Numbers 19-20, John 1


Belief and Obedience.

Numbers 19-20, John 1

But to all who did receive him, who believed in his name, he gave the right to become children of God, who were born, not of blood nor of the will of the flesh nor of the will of man, but of God. – John 1:12 ESV

In this section of the book of Numbers, the events have been fast-forwarded, bringing us to the close of the 40 years that God had said the people would spend wandering in the wilderness as a result of their failure to enter into the land of promise. Their disbelief had caused them to disobey, and brought God’s divine discipline. Now they found themselves headed back to the border of the land of Canaan In the four decades that had passed, the older generation had slowly died off. But they had successfully passed on their sinful characteristics to their children. “Now there was no water for the congregation. And they assembled themselves together against Moses and against Aaron. And the people quarreled with Moses and said, ‘Would that we had perished when our brothers perished before the Lord!  Why have you brought the assembly of the Lord into this wilderness, that we should die here, both we and our cattle?  And why have you made us come up out of Egypt to bring us to this evil place? It is no place for grain or figs or vines or pomegranates, and there is no water to drink’” (Numbers 20:2-5 ESV). For Moses, this had to have had an eerily similar feel to the events that had taken place years before when the people had arrived in the wilderness of Sin. There the people had also complained about the lack of water and God had graciously given them water from a rock. Now decades later, the people are complaining again. Same people. Same God. Same problem. But their problem was NOT a lack of water. It was a lack of faith in God. They believed in God. They knew He existed. They couldn’t deny the reality of His existence. But they could disbelieve the validity of His will for their lives. Notice how many times they question, “Why?”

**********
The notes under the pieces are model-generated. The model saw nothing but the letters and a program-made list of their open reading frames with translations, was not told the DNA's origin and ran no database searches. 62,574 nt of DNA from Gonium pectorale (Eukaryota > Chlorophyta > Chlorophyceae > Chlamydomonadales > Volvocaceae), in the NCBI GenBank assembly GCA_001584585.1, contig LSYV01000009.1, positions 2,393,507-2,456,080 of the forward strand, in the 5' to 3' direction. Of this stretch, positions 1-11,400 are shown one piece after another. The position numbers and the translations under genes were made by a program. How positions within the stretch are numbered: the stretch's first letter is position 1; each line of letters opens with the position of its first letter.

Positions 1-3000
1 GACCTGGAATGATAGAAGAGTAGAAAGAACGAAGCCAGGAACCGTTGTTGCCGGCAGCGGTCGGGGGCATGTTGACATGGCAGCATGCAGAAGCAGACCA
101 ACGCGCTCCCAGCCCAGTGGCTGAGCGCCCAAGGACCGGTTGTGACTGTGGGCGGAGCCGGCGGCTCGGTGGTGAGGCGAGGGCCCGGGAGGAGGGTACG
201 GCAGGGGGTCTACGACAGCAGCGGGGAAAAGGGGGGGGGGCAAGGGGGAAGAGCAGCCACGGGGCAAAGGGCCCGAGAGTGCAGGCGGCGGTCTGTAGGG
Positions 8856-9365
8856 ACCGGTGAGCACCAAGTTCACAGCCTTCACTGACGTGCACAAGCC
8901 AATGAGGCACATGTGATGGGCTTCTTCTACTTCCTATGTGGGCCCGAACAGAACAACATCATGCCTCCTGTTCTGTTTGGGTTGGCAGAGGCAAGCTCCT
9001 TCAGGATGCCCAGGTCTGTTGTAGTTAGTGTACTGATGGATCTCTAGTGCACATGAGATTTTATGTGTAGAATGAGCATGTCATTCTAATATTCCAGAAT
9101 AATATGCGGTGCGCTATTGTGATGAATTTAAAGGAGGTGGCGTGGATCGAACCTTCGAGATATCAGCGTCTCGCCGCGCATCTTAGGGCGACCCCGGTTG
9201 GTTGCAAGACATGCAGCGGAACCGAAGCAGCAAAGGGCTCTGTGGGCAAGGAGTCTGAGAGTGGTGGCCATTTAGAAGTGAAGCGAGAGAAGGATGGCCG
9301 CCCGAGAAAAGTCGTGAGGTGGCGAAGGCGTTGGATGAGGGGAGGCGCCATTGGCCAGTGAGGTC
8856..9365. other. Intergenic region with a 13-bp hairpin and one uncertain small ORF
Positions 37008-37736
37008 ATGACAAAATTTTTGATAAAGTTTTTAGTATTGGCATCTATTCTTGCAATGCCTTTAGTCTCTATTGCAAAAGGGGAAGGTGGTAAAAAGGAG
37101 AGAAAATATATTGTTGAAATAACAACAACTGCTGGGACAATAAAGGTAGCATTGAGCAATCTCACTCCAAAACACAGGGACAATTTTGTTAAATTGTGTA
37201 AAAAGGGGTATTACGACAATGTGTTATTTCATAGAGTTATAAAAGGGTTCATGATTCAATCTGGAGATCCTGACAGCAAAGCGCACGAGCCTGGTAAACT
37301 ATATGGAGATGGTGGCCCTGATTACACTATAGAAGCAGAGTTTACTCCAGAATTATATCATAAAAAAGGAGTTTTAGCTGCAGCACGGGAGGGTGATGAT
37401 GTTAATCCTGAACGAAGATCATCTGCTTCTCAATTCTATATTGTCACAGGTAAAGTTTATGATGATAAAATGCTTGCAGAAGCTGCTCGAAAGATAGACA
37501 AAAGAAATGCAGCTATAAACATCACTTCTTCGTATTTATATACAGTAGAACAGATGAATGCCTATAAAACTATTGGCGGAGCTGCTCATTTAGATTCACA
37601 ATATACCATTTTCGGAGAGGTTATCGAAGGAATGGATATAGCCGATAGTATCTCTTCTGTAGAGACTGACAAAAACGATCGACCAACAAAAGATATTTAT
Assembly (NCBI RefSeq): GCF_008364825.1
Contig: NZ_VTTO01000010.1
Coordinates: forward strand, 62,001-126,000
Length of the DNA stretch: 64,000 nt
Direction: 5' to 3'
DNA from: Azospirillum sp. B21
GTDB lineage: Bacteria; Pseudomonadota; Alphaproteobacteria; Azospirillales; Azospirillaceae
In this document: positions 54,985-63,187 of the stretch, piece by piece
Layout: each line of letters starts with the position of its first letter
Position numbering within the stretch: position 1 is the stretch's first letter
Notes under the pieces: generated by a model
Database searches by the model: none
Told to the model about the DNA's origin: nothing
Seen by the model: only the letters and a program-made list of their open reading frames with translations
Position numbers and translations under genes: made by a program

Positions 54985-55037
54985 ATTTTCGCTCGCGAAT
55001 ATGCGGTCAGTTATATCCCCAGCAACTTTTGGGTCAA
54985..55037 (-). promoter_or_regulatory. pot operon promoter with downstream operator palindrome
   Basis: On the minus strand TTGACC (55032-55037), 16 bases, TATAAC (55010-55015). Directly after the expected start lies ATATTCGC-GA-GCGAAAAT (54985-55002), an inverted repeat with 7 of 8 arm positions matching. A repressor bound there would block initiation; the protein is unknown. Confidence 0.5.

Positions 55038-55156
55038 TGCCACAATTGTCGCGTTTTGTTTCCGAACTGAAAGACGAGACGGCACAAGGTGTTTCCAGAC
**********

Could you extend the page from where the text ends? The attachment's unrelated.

Why have you brought the assembly of the Lord into this wilderness?

Why have you made us come up out of Egypt to bring us to this evil place?

They didn’t like their circumstances. In fact, they wished they had died when God had stricken their ancestors with the plague 40 years earlier. They thought they would be better off dead than living in the will of God. It wasn’t that they failed to believe in God. It was that they failed to believe that He knew what was best for them.

What does this passage reveal about God?

In the book of John, there is powerful imagery used to convey Christ’s coming into the world. He is portrayed as light and He entered into the darkness of this world. “The light shines in the darkness, and the darkness had not overcome it” (John 1:5 ESV). “The true light, which enlightens everyone, was coming into the world” (John 1:9 ESV). Light speaks of His purity, truth, and righteousness. Jesus was the Son of God. “And the Word became flesh and dwelt among us, and we have seen his glory, glory as of the only Son from the Father, full of grace and truth” (John 1:14 ESV). He was God incarnate – God in human flesh. He was Immanuel – God with us. God revealed Himself to man in human form. The Light of God penetrated the darkness of human sin and hopelessness. “Grace and truth came through Jesus Christ” (John 1:17 ESV). And yet, John tells us, the world did not know him. “He came to his own, and his own people did not receive him” (John 1:11 ESV). They couldn’t deny His existence, but they refused to believe that He was God’s will regarding their salvation. Just as in the days of Moses, God revealed Himself to man. He made His presence known, but mankind refused to believe that God knew what was best. Only a handful of people in Jesus’ day seemed to recognize Jesus for who He claimed to be. Andrew told his brother Simon, “We have found ‘the Messiah’ (which means Christ)” (John 1:41 ESV). Philip told Nathanael, “We have found him of whom Moses in the Law and also the prophets wrote, Jesus of Nazareth, the son of Joseph” (John 1:45 ESV). Nathanael said to Jesus, “Rabbi, you are the Son of God! You are the King of Israel!” (John 1:49 ESV). God had revealed Himself to men through His Son, and only a handful of individuals seemed to believe that Jesus represented the will of God for mankind.

What does this passage reveal about man?